With the rise of Christianity, a new mystery was invented called the Mass. As Carl Jung has explained, the Mass is a classic mystery rite in which the divine and immortal powers temporarily become present on the altar and the human becomes one with the God. And in the ancient world, even philosophy, especially as practiced by Platonists and neo-Platonists, was a kind of mystery rite designed to induce direct awareness of other worlds and higher dimensions of reality. Modern analytic philosophy would be at the antipodes of ancient philosophy, which was always about radical liberty and self-transformation. So, for Plato, philosophy was defined as the “practice of death” – in short, detachment of the psyche from the soma. To “practice death” is to quiet the distracted brain and open oneself to the greater consciousness.
It is certainly an ironical fact that in this age of science and technology that seems to sponsor materialism, medical science is responsible for thousands of paradigm-challenging near-death experiences. NDEs and the Eleusinian rites have this in common: they produce feelings of confidence about the reality of another world. The near-death experience has become the equivalent of an ancient Greek mystery rite.
In 2001, the Dutch cardiologist Pim van Lommel published a paper in the Lancet that described about a hundred and fifty cases of cardiac arrest in which individuals reported NDEs. This publication made headlines around the world. What is interesting is that these people had any experiences at all. The mainline view of neuroscience is that to have any conscious experience, certain specific parts of the brain (stem, frontal cortex, etc.) must be functionally interacting. But the moment the heart stops, blood stops flowing to those brain parts, so they can’t function. Nevertheless, in these cases, not only are there conscious experiences but experiences of an exalted character; brain quits working but consciousness doesn’t; on the contrary, it expands and intensifies in cognitive scope and richness of meaning. The NDE, instead of reflecting materialist views of mind, reflects the traditional view of mind as an independent reality – to be released not annihilated at death. In a near-death incident, the ‘filter’ on the full flood of consciousness is ripped away; the famous luminous bliss-drenched experience results. According to near-death research, deprived of a functioning brain, you may still have profound, conscious experience. This is an extraordinary scientific discovery.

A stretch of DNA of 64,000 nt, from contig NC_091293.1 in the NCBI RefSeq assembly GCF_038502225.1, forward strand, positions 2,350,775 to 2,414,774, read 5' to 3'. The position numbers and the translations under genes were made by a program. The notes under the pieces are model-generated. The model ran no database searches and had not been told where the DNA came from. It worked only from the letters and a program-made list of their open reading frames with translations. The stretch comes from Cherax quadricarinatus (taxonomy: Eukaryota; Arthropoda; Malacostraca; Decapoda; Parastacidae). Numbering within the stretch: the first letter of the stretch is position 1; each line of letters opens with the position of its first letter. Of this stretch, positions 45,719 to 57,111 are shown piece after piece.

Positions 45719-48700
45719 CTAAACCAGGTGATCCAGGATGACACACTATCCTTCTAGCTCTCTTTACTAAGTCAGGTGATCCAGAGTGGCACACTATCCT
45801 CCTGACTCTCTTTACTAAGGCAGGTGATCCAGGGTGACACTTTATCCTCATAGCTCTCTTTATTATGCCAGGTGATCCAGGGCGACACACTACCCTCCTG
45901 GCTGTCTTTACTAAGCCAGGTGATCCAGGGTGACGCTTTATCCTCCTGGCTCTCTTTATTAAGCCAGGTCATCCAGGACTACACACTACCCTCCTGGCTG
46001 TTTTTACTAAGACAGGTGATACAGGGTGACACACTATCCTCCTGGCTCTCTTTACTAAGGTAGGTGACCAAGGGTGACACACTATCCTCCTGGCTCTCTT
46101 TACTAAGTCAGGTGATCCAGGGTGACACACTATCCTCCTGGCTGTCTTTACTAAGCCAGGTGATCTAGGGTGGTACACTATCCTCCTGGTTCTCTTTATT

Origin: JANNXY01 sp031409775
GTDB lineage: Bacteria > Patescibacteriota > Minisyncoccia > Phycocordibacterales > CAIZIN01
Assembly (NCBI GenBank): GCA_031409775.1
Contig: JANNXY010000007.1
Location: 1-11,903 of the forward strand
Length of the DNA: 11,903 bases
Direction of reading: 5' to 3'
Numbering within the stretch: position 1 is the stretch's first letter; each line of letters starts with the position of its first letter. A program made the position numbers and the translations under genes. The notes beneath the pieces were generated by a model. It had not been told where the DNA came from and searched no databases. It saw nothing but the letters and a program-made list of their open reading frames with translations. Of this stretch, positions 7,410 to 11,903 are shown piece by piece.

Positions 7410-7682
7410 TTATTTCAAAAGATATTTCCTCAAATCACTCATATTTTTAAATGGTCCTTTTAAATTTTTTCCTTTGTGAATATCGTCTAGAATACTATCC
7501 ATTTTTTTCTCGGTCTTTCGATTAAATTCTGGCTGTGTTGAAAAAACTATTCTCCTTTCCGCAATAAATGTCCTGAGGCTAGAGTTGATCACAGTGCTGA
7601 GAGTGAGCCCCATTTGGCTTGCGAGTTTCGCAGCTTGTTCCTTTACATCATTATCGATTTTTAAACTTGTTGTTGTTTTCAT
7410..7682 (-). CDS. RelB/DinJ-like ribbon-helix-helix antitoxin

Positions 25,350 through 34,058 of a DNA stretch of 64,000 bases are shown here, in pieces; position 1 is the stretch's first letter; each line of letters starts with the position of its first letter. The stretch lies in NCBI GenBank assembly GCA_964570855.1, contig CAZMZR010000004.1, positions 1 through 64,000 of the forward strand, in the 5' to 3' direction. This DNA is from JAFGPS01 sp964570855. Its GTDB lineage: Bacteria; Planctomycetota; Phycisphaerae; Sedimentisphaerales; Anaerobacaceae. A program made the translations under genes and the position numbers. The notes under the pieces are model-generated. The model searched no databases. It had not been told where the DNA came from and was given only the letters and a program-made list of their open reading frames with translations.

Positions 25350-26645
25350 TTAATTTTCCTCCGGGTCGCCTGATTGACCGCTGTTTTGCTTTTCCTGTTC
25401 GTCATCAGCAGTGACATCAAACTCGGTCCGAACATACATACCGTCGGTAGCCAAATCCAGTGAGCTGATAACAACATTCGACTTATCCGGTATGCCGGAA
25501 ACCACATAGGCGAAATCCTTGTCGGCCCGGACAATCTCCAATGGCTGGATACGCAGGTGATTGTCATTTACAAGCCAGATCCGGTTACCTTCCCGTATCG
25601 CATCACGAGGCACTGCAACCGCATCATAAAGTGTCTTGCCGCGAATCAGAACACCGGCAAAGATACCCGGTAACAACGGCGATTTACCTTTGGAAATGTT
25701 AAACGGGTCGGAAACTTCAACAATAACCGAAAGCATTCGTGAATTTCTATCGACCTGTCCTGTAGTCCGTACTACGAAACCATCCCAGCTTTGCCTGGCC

It would be a mistake to focus on one strand of evidence, however striking. What the diligent seeker of the mysteries must do is gain a sense of a whole family of pressure points on the belly of reductive materialism. We began by pointing to the sheer fact of consciousness, which is the basis of everything, and about which we know practically nothing. But there are specific features of consciousness that are suggestive for our purposes. Physicist Steven Weinberg, who thinks physics is inching toward a theory of everything, admits he would love to unpack the riddle of memory. Nobody even knows for sure if memory is even “stored” in the brain no less how.
There are oddities of memory that compound the mystery of consciousness. A phenomenon only recently being studied is called ‘terminal lucidity’. These are cases widely reported of persons suffering from Alzheimer’s or other forms of brain disease unable to recognise even members of their own kin; then, at a time very near death these persons suddenly regain their memories, as if their conscious minds were starting to disengage from their brains in preparation for departure. Other puzzles about memory involve the stupendous mnemonic feats of some people afflicted-blessed with so-called ‘savant-syndrome’. And let me say that we fail to appreciate the astonishing creative power of the most common dream, in which an individual fashions for himself out of nothing a full-spectrum sensory world that one becomes completely immersed in – surely a phenomenon to give the earnest neuro-fundamentalist a headache. All these intellectually squishy spots we are palpating have something in common: the phenomena – dreams, terminal lucidity, and the enlarged mental faculties associated with arrested development – all these seem to be related to consciousness being forced back into itself. We attain to the omnipotence of dream, when (like the mystic) we cast aside reason and sense in sleep. The omnipotence of memory, whether with savant or near-death experiencer, seems to result from being robbed of the capacity to negotiate the external world. Again, the ‘filter’ is debilitated or entirely cast off.
What I’m trying to say is this: Anyone who craves a more inwardly felt conviction not only concerning their survival but the qualitative value of that survival, should head for the green fields of personal experimentation. It would, however, help to know that behind us stands a mass of human experience that seems to say, “Yes, we found something – come on! Do not fear!” It would be useful to bear in mind the lush variety of tales, stories, and authenticated reports contending or implying that real people survive bodily death.